On Saturday, April 6, the Oratory Bach Ensemble, conducted by Carleton Choir Director Matthew Olson, collaborated with the Minnesota Dance Theater (MDT) on a performance of St. John Passion, combining music, song and dance in an outstanding two and a half hour celebration of art.
“We thought, how interesting would it be if we took the undercurrent and foundation of dance that lives within this music and then added amazing choreography,” said Olson, who approached MDT Artistic Director Lise Houlton with the idea of a collaboration.
“It is such a joy to be sharing the stage with both the musicians and the singers,” said Houlton. “There is a tremendous energy that the dancers feel just breathing the same air and feeling the vibrations of everyone on stage together. It is a magnificent piece of music and we feel so honored to be a part of it.”
In his introductory talk, Olson discussed the life of Bach, composer of St. John Passion. Olson told the story of how Bach, at age 10, broke into his older brother’s room to steal a score by Palestrina. “It wasn’t booze, it wasn’t cigarettes, it was Palestrina,” said Olson, demonstrating how Bach was “so engaged and so intrigued” by music. Later in his career, Bach started working on the score for St. John Passion, which tells the biblical passion story through music.
The author of the accompanying libretto is unknown, but scholars believe Bach played a role in its creation. Several characters are presented throughout the libretto, centered around the narrator—the Evangelist—whose words were taken from the Bible’s Gospel of John. Unfortunately, the Gospel of John contains language viewed as anti-Semitic, which Olson addressed in his opening remarks, explaining how in Saturday’s performance the lyric “the crowd of Jews” had been changed to simply “the crowd.” In the program notes, Olson wrote: “We do so not to sweep this Anti-Semitism under the rug, but rather to bring a 1724 libretto with a two-thousand-year-old text source into our 21st Century organizational values of inclusivity.”
On stage during the performance was the Oratory Bach Ensemble choir and orchestra with space in front of them for the MDT dancers. During each movement, different dancers would perform, providing visual representations for the song and dance. Occasionally, there would be no dancers during a movement, giving the audience time to follow along in the passion story by reading the translated text of the libretto, sung in German, displayed on a screen above the stage.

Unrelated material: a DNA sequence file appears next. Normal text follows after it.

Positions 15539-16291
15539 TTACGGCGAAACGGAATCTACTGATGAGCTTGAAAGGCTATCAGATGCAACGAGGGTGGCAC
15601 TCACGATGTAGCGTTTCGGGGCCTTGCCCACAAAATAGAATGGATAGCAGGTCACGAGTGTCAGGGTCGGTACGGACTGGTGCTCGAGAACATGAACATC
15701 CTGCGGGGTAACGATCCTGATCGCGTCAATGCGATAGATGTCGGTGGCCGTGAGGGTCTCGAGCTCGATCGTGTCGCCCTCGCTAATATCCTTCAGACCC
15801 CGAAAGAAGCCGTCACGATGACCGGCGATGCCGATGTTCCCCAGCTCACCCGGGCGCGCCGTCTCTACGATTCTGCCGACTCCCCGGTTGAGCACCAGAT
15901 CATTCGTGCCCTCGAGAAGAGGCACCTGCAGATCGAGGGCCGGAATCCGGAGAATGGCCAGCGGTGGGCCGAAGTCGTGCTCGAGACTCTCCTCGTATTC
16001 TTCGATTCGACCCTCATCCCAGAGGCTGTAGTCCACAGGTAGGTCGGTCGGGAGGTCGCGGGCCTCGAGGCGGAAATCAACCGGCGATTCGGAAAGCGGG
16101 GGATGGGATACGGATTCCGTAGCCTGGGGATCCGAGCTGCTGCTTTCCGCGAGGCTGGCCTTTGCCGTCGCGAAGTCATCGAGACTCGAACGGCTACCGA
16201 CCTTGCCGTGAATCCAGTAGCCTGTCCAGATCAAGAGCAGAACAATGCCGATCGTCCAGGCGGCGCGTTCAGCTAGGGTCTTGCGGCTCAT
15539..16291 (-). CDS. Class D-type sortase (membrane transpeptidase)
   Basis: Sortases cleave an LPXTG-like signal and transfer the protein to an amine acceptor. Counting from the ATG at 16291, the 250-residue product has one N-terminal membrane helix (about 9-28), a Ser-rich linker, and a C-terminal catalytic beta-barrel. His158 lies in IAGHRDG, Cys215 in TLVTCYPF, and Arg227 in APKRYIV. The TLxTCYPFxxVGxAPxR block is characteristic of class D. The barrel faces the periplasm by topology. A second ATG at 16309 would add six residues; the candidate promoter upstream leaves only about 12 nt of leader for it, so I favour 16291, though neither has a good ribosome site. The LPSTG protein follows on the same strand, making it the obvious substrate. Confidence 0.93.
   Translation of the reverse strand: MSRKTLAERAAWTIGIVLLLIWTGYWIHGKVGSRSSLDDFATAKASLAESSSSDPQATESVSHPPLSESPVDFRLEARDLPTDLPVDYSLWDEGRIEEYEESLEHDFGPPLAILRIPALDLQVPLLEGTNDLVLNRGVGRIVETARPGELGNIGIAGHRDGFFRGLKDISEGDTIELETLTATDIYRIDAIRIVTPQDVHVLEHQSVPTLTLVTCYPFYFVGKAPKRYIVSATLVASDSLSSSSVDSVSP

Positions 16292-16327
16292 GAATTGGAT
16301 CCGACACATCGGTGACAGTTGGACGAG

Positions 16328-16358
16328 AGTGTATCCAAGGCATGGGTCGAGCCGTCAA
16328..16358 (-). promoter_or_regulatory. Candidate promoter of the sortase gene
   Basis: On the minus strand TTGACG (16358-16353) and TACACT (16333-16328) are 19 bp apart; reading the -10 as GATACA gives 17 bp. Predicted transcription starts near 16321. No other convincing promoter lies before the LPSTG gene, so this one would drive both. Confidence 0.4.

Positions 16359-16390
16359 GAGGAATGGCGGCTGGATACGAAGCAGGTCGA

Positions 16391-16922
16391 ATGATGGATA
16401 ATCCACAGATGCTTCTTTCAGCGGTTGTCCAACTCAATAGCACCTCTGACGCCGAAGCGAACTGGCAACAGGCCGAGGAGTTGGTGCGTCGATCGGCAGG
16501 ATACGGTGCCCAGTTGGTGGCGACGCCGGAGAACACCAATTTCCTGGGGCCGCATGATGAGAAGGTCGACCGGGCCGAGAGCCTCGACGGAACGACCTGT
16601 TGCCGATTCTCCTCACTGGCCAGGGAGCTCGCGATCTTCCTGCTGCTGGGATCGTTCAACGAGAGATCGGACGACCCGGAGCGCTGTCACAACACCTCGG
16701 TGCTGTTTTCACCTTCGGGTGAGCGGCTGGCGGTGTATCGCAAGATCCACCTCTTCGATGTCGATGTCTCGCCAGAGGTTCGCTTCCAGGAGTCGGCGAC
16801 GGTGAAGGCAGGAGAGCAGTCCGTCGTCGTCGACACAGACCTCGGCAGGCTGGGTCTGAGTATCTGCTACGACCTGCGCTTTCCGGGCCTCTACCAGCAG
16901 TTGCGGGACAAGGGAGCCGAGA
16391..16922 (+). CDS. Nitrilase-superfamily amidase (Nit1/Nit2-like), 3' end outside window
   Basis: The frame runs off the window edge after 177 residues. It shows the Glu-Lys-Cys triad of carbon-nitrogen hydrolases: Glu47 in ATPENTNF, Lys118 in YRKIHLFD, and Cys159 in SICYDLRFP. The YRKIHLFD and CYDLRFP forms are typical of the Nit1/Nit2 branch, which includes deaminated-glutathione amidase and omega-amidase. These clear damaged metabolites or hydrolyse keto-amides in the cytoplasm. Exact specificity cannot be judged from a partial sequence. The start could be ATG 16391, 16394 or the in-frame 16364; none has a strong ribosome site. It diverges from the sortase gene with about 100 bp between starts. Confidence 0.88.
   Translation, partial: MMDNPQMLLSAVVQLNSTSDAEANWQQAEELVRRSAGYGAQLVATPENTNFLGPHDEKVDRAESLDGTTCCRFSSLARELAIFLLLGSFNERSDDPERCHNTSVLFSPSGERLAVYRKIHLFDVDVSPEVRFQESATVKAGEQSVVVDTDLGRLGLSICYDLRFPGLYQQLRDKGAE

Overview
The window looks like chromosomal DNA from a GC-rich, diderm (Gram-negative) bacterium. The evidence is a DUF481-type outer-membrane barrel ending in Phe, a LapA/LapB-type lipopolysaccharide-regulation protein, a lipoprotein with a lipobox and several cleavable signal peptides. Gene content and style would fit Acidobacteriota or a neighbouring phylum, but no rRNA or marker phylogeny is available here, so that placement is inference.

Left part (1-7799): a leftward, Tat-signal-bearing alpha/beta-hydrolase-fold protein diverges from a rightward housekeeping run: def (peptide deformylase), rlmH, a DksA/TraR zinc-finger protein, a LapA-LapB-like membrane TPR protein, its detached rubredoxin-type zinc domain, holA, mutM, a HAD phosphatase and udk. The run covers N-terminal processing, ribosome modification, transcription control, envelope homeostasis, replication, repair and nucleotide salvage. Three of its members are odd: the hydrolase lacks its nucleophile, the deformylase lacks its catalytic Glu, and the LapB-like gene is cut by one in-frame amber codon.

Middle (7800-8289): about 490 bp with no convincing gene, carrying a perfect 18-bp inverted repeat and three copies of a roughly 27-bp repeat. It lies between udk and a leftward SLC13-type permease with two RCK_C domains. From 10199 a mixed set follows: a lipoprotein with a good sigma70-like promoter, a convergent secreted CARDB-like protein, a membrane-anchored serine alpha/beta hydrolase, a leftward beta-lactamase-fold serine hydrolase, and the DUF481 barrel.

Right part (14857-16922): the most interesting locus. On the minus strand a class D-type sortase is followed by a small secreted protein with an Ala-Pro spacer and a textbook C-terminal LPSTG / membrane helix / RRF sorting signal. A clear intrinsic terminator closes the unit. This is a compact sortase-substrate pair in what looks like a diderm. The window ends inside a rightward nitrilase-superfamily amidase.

The MDT performance included members of their company as well as their training school, all of whom were extremely professional and talented. The style of choreography was contemporary ballet, which blended classical and contemporary moves for an almost jarring effect. The female dancers alternated between use of pointe shoes and flat shoes and danced in pairs with the men as well as individually.
One of the performance’s highlights was a section in which one woman and two men danced with a long piece of tulle. The men wrapped the woman in the tulle, twisting it around her, twirling her and dragging her across the stage through manipulation of the cloth. The technicality and emotion displayed by the dancers was impressive, and they executed the incredibly complex and athletic choreography skillfully.
The performance was met with enthusiasm from the audience, which included members of the Carleton, St. Olaf, and the Northfield and Twin Cities communities. “As a dancer and also someone who plays and instrument, I really like seeing dance with live music,” said Eliana Durnbaugh ’21. “It’s a really unique experience.”